This also applies to the autographs of Rhapsodie espagnole and the Ungarische Rhapsodie Nr. 2 [Hungarian Rhapsody No. 2] . Though these manuscripts were known to be extant, they long remained inaccessible. For some years now, the private collection containing these autographs has been on deposit at the Paul Sacher Stiftung in Basel and can thus be viewed there. Here, too, though no sensations are to be reported, details are now and then to be changed. Clearly recognisable, for example, is that in measure 377 of his autograph of Ungarische Rhapsodie Nr. 2, Liszt noted sfogato in addition to the dynamic sempre ff that was, however, inadvertently omitted in Joachim Raff’s exemplar serving as the engraver’s model for the first edition, and is therefore also missing in the edition:

Autograph of the Ungarische Rhapsodie Nr. 2, mm. 377-380 (Basel, Paul Sacher Stiftung, Sammlung Arthur Wilhelm)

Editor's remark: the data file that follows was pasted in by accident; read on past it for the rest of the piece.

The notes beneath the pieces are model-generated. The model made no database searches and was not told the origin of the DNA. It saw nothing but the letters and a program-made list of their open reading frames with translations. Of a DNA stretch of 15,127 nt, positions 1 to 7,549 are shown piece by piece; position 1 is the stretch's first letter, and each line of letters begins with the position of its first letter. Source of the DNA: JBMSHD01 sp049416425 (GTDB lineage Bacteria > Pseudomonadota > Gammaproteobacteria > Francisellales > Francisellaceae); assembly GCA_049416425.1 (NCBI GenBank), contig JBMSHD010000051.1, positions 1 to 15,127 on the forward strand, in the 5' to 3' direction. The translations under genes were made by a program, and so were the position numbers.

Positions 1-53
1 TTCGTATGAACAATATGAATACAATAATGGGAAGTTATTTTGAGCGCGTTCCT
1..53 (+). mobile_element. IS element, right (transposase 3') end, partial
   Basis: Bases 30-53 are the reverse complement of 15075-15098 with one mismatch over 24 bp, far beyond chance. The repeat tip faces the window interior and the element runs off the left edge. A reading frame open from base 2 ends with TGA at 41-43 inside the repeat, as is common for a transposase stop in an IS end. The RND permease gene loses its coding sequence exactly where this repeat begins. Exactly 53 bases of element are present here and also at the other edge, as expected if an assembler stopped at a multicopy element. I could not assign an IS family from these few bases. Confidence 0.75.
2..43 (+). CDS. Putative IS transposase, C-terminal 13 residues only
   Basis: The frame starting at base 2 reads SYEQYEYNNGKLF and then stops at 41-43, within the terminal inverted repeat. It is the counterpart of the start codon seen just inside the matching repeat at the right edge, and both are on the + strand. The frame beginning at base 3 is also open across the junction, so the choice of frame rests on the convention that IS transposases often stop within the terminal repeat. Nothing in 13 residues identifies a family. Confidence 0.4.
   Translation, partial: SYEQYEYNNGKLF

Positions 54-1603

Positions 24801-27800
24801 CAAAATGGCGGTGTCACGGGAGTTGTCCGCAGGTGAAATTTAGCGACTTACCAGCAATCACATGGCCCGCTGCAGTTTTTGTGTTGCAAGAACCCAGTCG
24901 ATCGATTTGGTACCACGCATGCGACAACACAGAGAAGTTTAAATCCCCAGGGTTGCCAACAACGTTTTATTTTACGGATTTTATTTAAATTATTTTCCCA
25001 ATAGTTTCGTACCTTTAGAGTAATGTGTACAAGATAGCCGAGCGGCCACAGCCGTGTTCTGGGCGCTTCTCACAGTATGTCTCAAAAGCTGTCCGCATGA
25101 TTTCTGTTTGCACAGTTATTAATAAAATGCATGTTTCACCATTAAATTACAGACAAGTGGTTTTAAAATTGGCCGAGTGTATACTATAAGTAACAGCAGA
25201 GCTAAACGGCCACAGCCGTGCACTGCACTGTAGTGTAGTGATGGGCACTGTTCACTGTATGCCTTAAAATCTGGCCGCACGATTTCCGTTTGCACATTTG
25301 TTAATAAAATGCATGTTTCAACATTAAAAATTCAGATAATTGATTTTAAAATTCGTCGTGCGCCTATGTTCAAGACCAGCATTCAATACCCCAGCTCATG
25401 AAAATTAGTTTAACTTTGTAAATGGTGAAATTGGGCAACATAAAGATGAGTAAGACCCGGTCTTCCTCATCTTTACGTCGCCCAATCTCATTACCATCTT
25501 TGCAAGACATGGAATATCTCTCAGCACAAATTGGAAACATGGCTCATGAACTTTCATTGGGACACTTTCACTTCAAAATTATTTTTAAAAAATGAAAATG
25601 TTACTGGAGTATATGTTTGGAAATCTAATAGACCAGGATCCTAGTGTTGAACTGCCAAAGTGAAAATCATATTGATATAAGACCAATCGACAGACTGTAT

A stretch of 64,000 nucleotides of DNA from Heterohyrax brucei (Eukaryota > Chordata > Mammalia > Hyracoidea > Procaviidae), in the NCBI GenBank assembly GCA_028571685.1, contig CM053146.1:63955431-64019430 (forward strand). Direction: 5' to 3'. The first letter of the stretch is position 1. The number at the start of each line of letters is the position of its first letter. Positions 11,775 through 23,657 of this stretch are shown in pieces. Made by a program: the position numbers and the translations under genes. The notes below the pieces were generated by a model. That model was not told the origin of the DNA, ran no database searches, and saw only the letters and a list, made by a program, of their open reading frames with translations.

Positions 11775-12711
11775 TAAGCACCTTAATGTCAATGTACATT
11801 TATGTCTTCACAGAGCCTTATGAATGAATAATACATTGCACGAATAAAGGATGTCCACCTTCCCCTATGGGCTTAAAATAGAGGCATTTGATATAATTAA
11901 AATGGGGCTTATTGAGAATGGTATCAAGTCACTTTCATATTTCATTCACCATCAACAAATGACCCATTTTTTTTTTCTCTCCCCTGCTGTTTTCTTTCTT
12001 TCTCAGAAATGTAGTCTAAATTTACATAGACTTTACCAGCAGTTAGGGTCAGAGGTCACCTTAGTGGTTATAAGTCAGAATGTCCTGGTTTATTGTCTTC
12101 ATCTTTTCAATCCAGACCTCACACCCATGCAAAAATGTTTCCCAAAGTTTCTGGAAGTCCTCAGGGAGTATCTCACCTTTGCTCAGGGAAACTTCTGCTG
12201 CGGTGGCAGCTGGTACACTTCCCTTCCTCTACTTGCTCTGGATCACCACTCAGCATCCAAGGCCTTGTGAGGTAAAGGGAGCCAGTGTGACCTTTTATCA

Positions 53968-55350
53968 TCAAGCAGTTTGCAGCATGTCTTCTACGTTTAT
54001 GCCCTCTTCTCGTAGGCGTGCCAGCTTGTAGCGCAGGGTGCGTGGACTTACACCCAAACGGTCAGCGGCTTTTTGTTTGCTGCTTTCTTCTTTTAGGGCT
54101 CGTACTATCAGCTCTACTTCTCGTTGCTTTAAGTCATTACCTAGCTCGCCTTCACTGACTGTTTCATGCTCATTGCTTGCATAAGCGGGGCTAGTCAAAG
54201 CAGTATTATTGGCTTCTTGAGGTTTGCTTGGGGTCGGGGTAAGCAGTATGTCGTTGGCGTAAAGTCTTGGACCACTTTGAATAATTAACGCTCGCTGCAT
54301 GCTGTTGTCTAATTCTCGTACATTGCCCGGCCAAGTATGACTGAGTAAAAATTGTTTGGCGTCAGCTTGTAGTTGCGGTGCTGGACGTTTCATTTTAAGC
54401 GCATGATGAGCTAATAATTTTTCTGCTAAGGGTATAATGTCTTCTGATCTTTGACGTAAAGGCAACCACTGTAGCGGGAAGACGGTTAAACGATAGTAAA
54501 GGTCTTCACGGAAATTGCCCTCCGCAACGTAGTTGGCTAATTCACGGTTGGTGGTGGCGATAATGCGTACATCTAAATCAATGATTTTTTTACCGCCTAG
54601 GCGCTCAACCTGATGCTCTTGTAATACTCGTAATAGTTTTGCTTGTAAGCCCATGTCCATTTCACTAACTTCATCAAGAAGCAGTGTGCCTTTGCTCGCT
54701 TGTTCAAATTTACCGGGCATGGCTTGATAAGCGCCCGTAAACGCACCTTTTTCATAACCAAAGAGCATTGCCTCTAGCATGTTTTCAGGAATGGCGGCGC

Besides the music text, the Henle Urtext editions also revised the verbal texts that often no longer did justice to the sometimes very complex genesis of individual piano works. Pertaining to the history of collections and cycles, Liszt research has accomplished a great deal in recent years, notably in the well-grounded introductions by Adrienne Kaczmarczyk within the New Liszt Edition’s supplementary volumes. And yet our own research has not been in vain. The Schott publishing house’s extant production log books (also in the Bayerische Staatsbibliothek since 2014) now make it possible to give precise publication dates of the original editions and reissues for the Années de pèlerinage, amongst others; and Liszt’s letters that are still unpublished or have not yet been analysed, make it possible to refine many a detail in the works’ genesis or publication histories. For example, a review of Liszt’s extant letters to his agent and secretary Gaetano Belloni in Paris suggests that the mysterious titles Il lamento, La leggierezza and Un sospiro were probably not added to the French edition of his Trois Études de concert without the composer’s knowledge or even against his will, as has sometimes been asserted in other publishers’ editions.